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Katherine de la Pole and East Anglian Manuscript Production in the Fifteenth Century: An Unrecognized Patron?

from OWNERS, PATRONS, READERS

Published online by Cambridge University Press:  05 May 2014

Carol M. Meale
Affiliation:
University of Bristol
Carol M. Meale
Affiliation:
Senior Research Fellow at the University of Bristol
Derek Pearsall
Affiliation:
Professor Emeritus at Harvard University and Honorary Research Professor at the University of York
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Summary

The name of Katherine de la Pole holds little resonance today, despite the fact that she was born into a family whose dynastic ambition and ability to exercise and manipulate political power in the fifteenth century were, and remain, notorious. Born c. 1416, Katherine was the only daughter of Thomas de la Pole of Grafton Regis in Northamptonshire, younger brother of Michael, the second Earl of Suffolk, who died at Harfleur at 1415. She was thus first cousin to William de la Pole, the fourth Earl and first Duke of Suffolk, husband of Alice Chaucer. The dela Pole affinity was to remain important to her throughout her life, but to the eyes of the historian and literary historian, more important were her marriages, particularly her first. This was in 1438, when Katherine married Miles Stapleton of Ingham in Norfolk, who was knighted in 1444/5; he was some eight years her senior, and she was his second wife. As Lady Stapleton, Katherine was to achieve a unique position: she was, with Sir Miles, the joint dedicatee of a Middle English romance – John Metham's Amoryus and Cleopes – the only woman known to have held this position within the genre of romance. Within the text itself she is the subject of an encomium describing her lineage(somewhat inaccurately), and eulogizing her as ‘Modyr off norture’ (line 2161).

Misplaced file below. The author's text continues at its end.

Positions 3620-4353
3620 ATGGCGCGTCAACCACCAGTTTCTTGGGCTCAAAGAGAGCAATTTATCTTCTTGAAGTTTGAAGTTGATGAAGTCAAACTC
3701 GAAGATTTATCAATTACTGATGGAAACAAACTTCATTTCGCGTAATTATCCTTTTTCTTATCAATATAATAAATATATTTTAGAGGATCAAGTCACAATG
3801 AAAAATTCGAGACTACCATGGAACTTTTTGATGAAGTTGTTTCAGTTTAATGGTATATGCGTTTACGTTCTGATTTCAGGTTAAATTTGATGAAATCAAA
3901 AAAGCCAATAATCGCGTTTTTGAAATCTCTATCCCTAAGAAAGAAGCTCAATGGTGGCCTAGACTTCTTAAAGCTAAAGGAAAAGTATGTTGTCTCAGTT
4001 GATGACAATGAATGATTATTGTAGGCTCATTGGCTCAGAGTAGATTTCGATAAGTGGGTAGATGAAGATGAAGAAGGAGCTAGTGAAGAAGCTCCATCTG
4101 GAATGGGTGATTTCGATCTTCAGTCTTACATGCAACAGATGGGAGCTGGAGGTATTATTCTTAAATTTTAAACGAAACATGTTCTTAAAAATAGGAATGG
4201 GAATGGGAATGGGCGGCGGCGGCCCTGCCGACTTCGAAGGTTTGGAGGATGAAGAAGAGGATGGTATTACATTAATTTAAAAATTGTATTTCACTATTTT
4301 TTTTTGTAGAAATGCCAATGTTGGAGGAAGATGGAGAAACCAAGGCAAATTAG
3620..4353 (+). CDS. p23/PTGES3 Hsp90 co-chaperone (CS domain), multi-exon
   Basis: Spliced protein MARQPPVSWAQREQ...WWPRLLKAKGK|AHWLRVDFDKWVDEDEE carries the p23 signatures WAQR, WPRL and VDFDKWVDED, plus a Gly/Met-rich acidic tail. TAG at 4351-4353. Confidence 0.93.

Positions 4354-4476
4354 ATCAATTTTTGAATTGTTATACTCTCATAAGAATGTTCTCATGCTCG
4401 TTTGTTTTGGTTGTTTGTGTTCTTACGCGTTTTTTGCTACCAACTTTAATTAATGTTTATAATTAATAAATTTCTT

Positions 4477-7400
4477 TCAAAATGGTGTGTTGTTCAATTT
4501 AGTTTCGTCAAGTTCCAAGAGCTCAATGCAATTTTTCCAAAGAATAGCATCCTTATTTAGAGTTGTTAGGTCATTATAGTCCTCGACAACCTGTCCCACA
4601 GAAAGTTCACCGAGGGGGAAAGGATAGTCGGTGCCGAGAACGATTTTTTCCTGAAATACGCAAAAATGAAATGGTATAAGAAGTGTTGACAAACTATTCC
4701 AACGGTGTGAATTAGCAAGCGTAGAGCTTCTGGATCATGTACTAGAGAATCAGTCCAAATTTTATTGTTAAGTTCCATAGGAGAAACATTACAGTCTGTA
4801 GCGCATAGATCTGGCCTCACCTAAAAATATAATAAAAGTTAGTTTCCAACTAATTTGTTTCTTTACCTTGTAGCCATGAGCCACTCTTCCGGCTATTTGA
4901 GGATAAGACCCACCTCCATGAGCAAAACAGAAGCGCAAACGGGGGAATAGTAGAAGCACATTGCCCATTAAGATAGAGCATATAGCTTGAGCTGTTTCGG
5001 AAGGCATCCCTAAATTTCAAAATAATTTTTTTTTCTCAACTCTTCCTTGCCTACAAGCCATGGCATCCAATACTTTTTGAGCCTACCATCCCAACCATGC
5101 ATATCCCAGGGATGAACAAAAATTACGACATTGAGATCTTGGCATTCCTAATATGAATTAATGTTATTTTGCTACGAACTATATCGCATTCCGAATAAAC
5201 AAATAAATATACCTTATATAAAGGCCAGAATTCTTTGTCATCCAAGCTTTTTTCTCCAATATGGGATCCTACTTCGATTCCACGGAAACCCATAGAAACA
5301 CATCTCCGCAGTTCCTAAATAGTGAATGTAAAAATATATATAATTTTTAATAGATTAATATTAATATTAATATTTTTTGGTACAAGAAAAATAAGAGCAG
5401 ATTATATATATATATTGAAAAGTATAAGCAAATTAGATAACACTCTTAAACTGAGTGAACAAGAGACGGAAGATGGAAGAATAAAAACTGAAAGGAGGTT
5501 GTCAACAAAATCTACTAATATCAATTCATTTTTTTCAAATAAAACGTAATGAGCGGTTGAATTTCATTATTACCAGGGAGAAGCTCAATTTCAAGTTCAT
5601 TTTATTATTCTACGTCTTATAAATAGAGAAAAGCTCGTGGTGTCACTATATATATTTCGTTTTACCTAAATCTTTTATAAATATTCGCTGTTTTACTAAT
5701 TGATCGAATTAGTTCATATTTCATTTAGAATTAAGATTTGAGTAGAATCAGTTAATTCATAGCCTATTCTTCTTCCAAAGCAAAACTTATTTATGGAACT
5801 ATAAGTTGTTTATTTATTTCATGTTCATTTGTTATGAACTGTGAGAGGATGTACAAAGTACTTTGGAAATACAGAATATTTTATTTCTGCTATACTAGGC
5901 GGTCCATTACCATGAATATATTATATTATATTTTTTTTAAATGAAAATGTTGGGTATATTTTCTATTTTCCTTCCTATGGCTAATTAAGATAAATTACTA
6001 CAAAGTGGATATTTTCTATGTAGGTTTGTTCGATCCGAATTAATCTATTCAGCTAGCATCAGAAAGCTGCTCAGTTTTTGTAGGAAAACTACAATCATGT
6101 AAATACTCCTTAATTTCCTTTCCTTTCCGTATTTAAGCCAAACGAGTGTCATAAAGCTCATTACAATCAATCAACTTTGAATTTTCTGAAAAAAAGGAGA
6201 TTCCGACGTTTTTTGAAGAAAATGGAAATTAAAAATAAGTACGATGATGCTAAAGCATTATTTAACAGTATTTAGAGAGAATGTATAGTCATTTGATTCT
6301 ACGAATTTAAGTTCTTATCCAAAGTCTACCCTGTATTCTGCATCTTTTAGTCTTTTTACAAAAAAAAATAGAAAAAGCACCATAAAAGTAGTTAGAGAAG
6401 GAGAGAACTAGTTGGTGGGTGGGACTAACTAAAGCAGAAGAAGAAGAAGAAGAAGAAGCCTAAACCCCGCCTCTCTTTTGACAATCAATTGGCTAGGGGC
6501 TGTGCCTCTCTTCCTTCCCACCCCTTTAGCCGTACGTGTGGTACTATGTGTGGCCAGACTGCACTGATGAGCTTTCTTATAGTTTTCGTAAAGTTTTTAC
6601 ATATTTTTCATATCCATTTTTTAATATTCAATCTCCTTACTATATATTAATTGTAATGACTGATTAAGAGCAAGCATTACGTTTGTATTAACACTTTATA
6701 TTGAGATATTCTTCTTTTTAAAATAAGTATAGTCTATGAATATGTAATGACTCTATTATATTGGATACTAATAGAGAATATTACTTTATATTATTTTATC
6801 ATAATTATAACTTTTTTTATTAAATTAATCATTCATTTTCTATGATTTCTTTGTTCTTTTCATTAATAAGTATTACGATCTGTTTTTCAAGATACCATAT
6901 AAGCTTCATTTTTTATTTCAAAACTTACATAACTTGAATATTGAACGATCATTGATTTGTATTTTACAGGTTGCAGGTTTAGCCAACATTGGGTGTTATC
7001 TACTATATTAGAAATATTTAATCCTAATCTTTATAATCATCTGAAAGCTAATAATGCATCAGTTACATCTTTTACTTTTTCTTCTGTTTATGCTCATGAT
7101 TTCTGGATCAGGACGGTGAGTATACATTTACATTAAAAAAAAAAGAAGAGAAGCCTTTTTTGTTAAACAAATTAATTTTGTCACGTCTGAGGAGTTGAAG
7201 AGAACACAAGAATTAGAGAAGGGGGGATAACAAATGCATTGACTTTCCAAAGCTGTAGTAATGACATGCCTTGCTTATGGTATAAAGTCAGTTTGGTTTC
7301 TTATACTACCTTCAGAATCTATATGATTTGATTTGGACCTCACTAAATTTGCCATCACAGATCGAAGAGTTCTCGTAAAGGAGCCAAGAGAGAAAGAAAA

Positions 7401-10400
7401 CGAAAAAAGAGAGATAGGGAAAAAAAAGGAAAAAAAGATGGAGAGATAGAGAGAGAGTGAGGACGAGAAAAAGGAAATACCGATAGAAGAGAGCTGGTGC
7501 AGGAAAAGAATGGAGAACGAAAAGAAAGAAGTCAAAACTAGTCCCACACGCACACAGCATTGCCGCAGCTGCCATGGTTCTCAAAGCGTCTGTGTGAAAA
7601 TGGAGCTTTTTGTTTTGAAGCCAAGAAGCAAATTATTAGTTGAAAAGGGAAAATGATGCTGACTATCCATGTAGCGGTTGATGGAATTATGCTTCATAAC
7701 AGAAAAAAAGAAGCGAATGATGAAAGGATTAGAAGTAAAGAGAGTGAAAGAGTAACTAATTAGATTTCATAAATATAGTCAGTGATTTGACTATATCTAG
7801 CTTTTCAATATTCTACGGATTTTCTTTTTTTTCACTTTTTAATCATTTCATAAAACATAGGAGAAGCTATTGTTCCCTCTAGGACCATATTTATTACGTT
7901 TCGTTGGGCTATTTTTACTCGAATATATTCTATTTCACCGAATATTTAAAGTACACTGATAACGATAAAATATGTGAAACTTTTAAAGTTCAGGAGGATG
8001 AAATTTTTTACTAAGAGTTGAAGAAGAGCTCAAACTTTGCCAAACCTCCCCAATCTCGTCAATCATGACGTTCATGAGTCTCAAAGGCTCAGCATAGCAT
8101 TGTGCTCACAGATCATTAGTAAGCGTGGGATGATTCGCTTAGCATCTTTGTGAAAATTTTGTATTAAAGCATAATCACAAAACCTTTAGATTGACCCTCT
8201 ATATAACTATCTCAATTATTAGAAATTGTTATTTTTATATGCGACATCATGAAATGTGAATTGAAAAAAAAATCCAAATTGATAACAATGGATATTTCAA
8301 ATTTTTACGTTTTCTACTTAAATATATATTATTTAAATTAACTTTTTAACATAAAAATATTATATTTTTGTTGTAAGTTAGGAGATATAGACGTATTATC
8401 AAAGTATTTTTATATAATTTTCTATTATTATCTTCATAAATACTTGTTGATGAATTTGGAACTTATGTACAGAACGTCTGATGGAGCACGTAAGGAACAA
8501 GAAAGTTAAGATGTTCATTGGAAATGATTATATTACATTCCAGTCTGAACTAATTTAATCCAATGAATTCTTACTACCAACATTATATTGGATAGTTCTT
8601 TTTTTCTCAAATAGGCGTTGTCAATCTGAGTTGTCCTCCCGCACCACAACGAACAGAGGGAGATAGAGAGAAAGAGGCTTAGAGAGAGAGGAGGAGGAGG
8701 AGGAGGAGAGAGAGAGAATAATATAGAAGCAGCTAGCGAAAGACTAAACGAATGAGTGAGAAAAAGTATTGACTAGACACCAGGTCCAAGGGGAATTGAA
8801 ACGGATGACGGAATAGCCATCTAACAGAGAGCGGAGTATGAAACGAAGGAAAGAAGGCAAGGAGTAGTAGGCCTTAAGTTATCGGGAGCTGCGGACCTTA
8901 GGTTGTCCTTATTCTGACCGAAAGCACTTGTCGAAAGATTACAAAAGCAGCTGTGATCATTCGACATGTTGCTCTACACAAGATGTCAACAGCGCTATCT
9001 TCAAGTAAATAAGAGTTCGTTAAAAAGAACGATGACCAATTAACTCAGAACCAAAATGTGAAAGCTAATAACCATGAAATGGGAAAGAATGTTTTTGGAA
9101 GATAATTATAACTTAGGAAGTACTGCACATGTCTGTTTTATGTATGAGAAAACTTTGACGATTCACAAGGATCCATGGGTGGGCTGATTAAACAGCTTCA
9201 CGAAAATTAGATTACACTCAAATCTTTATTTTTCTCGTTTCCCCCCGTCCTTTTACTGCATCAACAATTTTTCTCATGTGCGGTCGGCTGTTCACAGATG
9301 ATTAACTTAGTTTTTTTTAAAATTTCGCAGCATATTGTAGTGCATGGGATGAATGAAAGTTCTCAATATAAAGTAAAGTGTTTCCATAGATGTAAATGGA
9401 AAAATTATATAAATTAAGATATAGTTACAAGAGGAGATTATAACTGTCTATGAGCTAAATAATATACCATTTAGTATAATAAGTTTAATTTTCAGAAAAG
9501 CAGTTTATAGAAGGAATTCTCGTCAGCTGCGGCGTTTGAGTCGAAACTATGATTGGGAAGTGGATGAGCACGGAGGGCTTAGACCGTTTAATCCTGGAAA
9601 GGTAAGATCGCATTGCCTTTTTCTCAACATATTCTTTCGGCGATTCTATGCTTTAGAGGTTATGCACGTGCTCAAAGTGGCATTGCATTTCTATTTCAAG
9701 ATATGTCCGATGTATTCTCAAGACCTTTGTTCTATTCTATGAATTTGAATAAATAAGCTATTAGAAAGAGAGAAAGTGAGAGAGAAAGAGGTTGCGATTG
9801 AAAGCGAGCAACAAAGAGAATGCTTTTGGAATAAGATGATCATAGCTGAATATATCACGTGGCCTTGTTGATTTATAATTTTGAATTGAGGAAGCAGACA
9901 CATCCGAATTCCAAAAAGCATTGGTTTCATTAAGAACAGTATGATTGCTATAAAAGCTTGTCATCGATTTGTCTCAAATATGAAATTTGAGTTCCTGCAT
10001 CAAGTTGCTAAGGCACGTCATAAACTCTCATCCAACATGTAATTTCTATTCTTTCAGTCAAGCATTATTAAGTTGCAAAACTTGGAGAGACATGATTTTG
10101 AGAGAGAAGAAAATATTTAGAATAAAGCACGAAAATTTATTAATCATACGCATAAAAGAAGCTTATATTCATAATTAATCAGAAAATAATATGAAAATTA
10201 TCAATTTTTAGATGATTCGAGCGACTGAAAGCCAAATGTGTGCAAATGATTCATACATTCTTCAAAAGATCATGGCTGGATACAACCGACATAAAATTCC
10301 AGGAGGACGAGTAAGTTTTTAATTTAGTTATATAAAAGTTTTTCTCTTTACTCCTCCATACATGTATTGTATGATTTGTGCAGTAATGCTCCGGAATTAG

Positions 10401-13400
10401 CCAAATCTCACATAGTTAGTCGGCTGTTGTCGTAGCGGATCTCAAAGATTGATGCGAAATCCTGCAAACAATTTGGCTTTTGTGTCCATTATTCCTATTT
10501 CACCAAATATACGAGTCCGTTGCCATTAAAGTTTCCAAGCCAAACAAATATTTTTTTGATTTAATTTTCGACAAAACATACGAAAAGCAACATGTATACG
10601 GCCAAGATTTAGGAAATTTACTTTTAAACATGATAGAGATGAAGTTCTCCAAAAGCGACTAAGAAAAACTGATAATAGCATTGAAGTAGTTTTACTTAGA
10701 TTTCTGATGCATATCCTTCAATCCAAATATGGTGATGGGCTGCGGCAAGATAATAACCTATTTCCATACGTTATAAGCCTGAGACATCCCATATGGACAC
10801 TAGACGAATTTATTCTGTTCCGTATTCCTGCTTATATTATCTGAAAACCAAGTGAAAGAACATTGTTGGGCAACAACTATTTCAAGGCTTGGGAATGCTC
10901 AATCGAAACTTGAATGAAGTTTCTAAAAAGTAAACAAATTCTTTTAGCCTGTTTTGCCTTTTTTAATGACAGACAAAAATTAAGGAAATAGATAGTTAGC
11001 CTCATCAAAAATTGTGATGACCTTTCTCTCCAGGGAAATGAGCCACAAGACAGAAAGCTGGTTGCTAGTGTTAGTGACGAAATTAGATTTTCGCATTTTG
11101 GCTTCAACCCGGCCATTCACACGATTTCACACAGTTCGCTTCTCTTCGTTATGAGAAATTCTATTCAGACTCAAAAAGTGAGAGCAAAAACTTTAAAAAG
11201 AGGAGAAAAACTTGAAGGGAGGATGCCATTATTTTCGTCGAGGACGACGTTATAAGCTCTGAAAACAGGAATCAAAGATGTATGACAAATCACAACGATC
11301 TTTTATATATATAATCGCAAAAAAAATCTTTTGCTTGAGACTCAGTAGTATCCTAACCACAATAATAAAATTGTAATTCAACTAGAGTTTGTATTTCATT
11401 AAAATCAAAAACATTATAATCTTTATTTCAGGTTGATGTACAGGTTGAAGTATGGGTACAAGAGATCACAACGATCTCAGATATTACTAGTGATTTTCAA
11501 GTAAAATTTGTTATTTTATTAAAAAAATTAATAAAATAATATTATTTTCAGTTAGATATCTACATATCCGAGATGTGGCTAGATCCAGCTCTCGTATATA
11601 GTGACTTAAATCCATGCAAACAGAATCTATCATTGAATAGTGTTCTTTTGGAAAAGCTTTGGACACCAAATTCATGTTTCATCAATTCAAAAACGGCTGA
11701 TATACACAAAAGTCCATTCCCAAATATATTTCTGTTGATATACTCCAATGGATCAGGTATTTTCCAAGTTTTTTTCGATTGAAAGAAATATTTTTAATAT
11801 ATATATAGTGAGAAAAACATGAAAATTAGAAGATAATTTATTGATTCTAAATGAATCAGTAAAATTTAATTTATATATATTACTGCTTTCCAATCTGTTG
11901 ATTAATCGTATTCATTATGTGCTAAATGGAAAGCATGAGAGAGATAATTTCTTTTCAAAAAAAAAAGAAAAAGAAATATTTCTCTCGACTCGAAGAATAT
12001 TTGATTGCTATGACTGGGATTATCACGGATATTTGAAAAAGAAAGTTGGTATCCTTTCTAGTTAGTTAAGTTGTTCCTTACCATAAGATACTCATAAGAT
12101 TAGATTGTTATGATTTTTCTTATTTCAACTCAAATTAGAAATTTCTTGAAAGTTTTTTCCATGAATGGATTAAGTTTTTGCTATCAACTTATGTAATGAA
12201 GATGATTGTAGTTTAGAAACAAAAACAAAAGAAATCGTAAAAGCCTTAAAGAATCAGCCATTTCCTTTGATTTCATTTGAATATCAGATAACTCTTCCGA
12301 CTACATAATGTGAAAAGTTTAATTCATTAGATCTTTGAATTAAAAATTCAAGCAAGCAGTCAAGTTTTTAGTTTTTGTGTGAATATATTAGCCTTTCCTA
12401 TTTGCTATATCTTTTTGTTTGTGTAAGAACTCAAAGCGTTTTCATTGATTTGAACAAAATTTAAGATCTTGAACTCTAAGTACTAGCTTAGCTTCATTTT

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Makers and Users of Medieval Books
Essays in Honour of A.S.G. Edwards
, pp. 132 - 149
Publisher: Boydell & Brewer
Print publication year: 2014

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